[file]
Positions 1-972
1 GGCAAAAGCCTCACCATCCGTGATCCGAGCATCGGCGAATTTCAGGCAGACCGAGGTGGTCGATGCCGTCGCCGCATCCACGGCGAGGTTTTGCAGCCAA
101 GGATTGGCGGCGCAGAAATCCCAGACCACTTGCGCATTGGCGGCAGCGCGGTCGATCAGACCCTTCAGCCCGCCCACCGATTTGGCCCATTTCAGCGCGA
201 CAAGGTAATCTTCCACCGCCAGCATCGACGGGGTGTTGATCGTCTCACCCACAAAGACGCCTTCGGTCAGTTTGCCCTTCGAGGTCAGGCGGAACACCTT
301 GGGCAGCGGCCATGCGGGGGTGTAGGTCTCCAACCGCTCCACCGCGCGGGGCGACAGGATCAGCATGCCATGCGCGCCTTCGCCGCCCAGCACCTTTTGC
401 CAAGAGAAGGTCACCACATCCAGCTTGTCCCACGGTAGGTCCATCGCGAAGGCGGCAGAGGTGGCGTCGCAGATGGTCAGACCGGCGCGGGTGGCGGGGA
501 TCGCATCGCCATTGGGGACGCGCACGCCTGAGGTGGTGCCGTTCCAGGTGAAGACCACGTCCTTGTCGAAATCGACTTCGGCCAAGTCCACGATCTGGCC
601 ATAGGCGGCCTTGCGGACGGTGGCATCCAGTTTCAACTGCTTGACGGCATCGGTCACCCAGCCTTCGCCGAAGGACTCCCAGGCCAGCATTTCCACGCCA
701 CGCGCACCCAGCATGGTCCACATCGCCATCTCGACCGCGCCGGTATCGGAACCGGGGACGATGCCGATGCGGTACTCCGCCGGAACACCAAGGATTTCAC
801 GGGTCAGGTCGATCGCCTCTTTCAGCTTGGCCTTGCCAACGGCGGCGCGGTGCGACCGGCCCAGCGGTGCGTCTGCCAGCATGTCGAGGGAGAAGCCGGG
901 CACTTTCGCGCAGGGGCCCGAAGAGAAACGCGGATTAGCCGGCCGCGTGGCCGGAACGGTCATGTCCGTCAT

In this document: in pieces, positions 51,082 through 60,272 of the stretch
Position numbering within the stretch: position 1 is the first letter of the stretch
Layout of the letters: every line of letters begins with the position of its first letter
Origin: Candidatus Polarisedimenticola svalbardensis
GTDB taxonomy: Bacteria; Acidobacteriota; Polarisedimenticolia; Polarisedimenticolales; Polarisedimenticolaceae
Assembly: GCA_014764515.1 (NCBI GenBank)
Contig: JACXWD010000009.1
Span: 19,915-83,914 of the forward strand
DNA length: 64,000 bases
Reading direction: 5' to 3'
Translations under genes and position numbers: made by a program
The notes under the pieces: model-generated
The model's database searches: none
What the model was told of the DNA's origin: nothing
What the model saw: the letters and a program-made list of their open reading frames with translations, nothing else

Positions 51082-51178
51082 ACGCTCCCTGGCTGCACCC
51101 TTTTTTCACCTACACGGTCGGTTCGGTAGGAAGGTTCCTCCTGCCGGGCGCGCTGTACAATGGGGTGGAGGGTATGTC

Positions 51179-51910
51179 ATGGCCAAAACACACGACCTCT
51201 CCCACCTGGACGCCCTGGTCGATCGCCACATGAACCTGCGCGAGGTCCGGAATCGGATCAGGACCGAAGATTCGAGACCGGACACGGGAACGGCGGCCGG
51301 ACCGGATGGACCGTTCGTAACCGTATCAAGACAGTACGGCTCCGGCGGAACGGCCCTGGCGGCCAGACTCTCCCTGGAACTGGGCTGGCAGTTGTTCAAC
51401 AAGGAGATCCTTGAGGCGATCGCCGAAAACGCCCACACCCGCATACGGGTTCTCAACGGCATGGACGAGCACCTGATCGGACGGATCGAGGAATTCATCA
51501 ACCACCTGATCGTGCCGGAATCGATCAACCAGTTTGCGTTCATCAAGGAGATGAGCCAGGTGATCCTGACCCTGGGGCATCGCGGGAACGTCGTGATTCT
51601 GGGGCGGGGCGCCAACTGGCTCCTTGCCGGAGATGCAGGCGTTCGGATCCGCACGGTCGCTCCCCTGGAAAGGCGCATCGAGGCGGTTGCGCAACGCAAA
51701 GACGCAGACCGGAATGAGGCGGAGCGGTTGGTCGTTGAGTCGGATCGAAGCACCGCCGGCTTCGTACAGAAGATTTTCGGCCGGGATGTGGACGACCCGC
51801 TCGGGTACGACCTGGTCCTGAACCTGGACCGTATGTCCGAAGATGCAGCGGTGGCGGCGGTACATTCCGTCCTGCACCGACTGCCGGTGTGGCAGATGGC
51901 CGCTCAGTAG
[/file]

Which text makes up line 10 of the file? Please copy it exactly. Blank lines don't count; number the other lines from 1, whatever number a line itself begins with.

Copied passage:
801 GGGTCAGGTCGATCGCCTCTTTCAGCTTGGCCTTGCCAACGGCGGCGCGGTGCGACCGGCCCAGCGGTGCGTCTGCCAGCATGTCGAGGGAGAAGCCGGG